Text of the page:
Orbital ATK [OA] delayed a hot-fire test of its re-engined Antares launch vehicle by two months to early May, according to a company spokeswoman.
Orbital ATK spokeswoman Jennifer Bowman said Wednesday the new RD-181 engines are currently installed in the first-stage article. She said the company originally set a March test date based on an earlier set of test requirements, but later revised those test requirements with its NASA customer, who coordinates and approves such test requirements.
Bowman said Orbital ATK is being “extremely meticulous” in its preparation for this test and for resuming flights from the Mid-Atlantic Regional Spaceport (MARS) at Wallops Island, Va., this summer. She said the company is still working with NASA to identify a launch date.
Bowman said late Wednesday the hot fire test will be of Orbital ATK’s integrated and upgraded Antares 230 booster. The original plan, she said, was to use the intended return-to-flight Antares vehicle and test for a duration of 20 seconds at a maximum of 67 percent power (thrust).
Bowman said Orbital ATK later agreed with NASA to revise the test plan to a duration of 30 seconds at maximum 100 percent power (thrust). Since the vehicle is “obviously” designed to lift off at full thrust, she said, the test plan and associated hardware had to be changed and instead of using the return-to-flight vehicle, an Antares 230 booster will be used with provisions to hold down the booster at full thrust.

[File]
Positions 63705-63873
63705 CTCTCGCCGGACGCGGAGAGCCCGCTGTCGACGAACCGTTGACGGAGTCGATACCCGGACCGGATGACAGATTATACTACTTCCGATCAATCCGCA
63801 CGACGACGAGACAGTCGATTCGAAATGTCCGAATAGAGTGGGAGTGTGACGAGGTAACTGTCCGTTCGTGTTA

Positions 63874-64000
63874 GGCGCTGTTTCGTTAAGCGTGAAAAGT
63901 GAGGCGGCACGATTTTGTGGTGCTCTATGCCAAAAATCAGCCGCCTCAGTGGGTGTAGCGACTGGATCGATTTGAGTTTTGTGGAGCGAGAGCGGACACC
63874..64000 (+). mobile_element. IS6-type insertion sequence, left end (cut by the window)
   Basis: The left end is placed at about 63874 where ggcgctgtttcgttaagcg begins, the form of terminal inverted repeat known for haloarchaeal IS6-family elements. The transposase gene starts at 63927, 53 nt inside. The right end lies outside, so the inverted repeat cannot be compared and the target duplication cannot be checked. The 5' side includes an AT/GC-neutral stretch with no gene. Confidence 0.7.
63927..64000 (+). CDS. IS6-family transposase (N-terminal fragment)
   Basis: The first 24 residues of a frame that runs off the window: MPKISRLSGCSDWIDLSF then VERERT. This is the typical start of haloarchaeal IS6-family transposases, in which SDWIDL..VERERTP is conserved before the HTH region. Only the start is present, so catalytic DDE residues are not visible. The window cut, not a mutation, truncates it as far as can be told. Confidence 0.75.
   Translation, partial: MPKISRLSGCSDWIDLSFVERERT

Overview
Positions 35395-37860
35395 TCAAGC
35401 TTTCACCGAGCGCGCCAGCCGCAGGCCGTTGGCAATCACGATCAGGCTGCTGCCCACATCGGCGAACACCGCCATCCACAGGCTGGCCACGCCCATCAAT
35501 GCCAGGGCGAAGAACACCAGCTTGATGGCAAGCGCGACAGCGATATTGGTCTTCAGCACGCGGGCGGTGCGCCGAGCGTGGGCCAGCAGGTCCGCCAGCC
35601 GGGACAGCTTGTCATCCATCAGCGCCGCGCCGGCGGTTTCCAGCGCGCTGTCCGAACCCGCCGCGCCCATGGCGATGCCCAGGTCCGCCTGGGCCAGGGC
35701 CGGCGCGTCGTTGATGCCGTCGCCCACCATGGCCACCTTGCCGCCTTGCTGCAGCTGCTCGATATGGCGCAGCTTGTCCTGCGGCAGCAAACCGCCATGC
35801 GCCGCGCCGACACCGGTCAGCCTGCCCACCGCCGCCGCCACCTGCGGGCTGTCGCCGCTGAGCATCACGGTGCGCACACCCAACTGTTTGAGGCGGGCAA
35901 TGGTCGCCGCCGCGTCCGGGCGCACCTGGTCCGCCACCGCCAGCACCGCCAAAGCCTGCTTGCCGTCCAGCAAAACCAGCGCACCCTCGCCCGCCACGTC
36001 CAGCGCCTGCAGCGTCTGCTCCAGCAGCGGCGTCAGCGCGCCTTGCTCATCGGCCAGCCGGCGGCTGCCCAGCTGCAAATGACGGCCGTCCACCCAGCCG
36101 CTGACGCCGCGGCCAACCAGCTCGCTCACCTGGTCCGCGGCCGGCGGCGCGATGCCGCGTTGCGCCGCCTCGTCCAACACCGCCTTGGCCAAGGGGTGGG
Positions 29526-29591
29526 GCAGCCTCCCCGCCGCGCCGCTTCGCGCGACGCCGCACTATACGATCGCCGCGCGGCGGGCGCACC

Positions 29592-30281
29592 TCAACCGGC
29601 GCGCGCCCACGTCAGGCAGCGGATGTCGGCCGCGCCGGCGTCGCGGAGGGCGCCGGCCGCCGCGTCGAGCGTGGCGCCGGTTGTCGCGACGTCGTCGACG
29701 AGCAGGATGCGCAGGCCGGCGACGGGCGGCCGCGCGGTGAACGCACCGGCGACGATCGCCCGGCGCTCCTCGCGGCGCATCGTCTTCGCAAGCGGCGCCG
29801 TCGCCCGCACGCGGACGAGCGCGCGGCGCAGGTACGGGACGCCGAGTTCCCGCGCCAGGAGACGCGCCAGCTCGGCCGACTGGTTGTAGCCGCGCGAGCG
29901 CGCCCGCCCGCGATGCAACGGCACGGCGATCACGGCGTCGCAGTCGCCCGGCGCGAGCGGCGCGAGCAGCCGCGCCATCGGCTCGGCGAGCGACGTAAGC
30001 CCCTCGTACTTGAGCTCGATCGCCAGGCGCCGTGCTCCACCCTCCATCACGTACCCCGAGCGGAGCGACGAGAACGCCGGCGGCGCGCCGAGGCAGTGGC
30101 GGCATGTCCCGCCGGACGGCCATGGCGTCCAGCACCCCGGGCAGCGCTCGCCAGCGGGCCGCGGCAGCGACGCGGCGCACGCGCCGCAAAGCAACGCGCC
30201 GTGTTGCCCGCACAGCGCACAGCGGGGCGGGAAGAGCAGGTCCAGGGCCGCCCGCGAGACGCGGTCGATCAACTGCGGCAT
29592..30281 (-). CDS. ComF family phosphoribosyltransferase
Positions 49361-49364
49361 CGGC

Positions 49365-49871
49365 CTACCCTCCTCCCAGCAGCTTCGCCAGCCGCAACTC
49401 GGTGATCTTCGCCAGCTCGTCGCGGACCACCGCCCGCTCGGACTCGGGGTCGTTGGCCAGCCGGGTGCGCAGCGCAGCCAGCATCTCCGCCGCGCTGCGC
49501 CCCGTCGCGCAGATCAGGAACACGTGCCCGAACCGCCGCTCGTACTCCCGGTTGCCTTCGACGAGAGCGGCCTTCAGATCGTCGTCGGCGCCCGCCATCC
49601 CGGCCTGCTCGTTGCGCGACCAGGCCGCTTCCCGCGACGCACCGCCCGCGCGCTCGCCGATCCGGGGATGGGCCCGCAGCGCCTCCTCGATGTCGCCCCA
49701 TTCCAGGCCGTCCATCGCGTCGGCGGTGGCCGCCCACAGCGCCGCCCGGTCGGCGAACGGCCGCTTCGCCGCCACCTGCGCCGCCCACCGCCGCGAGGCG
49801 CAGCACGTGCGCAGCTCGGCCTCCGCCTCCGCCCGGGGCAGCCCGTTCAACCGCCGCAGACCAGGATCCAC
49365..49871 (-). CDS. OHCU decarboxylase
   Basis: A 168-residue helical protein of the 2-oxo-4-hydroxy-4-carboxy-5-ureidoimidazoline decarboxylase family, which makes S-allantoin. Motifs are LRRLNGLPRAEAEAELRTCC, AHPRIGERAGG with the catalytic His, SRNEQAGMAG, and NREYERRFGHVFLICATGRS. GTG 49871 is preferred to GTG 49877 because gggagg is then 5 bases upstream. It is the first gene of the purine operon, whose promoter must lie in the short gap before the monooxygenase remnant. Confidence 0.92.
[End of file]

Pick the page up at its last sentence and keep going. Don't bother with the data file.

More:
Bowman said while this differs from Orbital ATK’s initial flight plan, this is nearly the same test configuration that was used for the company’s initial Antares 130 booster hot fire test. The change in test plan and associated hardware to be used, she said, dictated a change in schedule. The engines for both the hot fire test booster and the vehicle to be used in the Commercial Resupply Services-5 (CRS-5) mission have been integrated and check-outs of the engine and booster system have commenced for the hot fire test.
Orbital ATK is re-engining its Antares launch vehicle with Russian RD-181 engines. Company officials said in December that the company was “sure” it didn’t need a preliminary flight test of Antares with its new engine because the engine was “as close” to a drop-in replacement as the company could get (Defense Daily, January 8). Orbital ATK originally planned to move away from Antares’ AJ-26 engine, but the September 2014 launch failure at MARS accelerated those plans. The AJ-26, developed by Aerojet Rocketdyne [AJRD], is a refurbished NK-33 designed to launch the N1 Russian rocket on lunar missions.